Drum (pahu)

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Drum (pahu)

Hawaiian Islands, circa 1778
Tools and Equipment; musical instruments
Wood, shark skin, and fiber
Height: 20 1/2 in. (52.07 cm); Diameter: 15 in. (38.1 cm)
Purchased with funds provided by the Eli and Edythe Broad Foundation with additional funding by Jane and Terry Semel, the David Bohnett Foundation, Camilla Chandler Frost, Gayle and Edward P. Roski and The Ahmanson Foundation (M.2008.66.11)
Currently on public view:
Ahmanson Building, floor 1 MAP IT
Ahmanson Building, floor 1

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Gallery Label


Gallery Label
The Polynesian islands of Hawaii have long had a strong cultural tie to music, and cultural rites involve expressions of dance, music, and poetry blended together. Drums were beautifully carved objects used to announce important events and celebrations. The drums accompanied chants, songs, and hula dances and were played while sitting. Each had its own name, signified social status, and could be made with a variety of decorative motifs.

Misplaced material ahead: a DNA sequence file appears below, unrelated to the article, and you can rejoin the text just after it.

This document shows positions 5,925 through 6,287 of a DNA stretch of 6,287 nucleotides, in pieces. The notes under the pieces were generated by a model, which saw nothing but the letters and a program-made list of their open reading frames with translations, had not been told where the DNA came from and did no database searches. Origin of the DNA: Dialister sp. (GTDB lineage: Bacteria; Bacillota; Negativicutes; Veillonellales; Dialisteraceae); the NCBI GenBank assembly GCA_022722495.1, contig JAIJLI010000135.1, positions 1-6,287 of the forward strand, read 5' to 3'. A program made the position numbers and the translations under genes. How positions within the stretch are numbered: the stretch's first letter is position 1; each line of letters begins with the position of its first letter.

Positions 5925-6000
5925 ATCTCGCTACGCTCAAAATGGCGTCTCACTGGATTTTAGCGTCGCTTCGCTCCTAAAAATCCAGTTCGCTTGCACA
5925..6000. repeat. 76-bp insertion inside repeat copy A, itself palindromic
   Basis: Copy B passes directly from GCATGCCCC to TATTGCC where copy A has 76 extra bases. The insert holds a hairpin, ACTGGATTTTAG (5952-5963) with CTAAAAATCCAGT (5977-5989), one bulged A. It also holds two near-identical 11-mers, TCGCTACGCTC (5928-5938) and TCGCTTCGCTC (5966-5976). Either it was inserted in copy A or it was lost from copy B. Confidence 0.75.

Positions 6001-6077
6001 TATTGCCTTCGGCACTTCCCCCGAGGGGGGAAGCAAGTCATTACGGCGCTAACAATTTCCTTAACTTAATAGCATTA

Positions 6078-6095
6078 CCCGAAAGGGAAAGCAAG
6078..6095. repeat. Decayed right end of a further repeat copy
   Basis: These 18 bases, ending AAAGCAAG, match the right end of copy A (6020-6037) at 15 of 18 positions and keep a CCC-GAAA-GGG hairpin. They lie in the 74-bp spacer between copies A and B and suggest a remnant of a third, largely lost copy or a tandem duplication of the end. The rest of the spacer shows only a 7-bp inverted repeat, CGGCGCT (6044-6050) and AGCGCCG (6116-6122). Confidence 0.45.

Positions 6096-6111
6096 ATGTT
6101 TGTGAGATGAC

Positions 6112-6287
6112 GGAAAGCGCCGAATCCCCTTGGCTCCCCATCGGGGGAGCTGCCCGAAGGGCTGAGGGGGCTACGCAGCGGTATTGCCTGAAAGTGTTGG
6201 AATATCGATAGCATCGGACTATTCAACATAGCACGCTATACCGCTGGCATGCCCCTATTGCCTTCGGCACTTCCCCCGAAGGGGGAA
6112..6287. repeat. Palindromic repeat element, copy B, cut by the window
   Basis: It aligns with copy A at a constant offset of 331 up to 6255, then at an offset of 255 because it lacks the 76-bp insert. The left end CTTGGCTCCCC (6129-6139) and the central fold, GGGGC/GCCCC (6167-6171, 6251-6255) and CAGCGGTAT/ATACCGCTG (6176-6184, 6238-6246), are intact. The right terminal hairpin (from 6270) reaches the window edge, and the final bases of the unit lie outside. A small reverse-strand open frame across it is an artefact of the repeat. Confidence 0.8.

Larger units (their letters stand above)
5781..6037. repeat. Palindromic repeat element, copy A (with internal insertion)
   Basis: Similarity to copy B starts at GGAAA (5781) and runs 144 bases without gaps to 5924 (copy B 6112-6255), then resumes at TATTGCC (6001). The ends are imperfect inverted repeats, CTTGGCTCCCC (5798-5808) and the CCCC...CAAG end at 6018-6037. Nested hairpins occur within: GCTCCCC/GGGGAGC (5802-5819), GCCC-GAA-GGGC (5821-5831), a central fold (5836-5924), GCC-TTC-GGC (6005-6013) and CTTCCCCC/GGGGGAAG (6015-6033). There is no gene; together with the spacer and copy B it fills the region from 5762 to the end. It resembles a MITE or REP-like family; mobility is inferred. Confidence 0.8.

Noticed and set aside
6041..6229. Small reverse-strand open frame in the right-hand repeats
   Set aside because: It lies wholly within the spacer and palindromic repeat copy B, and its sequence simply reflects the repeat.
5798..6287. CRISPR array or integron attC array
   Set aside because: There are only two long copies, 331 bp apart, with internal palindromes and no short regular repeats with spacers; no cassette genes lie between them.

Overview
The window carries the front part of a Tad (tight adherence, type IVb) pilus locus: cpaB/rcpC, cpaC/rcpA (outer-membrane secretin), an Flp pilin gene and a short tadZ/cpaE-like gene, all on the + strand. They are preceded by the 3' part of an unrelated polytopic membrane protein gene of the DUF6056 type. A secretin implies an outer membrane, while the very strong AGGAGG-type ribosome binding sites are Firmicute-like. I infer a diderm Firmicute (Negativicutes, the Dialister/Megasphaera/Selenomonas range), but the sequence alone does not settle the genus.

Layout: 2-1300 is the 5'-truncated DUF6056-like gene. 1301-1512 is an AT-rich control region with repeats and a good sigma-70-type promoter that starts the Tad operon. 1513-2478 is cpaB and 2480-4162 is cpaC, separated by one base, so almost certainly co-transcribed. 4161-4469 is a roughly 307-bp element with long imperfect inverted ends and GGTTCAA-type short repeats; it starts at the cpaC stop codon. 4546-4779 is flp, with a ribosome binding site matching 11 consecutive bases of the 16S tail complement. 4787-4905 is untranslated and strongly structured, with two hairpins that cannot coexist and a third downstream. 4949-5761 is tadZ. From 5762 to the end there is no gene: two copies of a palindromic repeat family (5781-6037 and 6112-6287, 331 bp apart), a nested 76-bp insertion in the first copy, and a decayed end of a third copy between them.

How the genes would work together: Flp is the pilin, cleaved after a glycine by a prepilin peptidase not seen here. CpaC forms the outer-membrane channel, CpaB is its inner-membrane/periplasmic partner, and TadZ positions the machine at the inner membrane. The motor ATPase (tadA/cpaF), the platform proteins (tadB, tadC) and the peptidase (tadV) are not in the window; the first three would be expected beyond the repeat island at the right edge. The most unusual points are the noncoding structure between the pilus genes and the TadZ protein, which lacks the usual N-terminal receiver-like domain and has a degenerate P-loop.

This wood base was made from a hollowed tree trunk with shark or ray skin pulled taut over its top. The skin was fixed with fiber cords to studs at the bottom of the base, and the cords were pulled down in various linear or zigzag patterns. The base of this example was carved with openwork crescents done in layered rows. Crescents and other openwork drum-base designs, such as the popular human figures and geometric designs, contained the mana of the drum. Mana is considered the life source and abstract measure of power in most Polynesian societies, and often resides in important people and objects. This example was collected in Hawaii in 1778 on Captain James Cook’s third voyage and brought back to British collectors.



  • Wardwell, Allen. Island Ancestors: Oceanic Art from the Masco Collection. [Seattle]: University of Washington Press, 1994.
  • Harding, Julian. "Pacific Treasures: the Masco Collection Goes to Los Angeles." Tribal Art no.50 (2008): 68-73.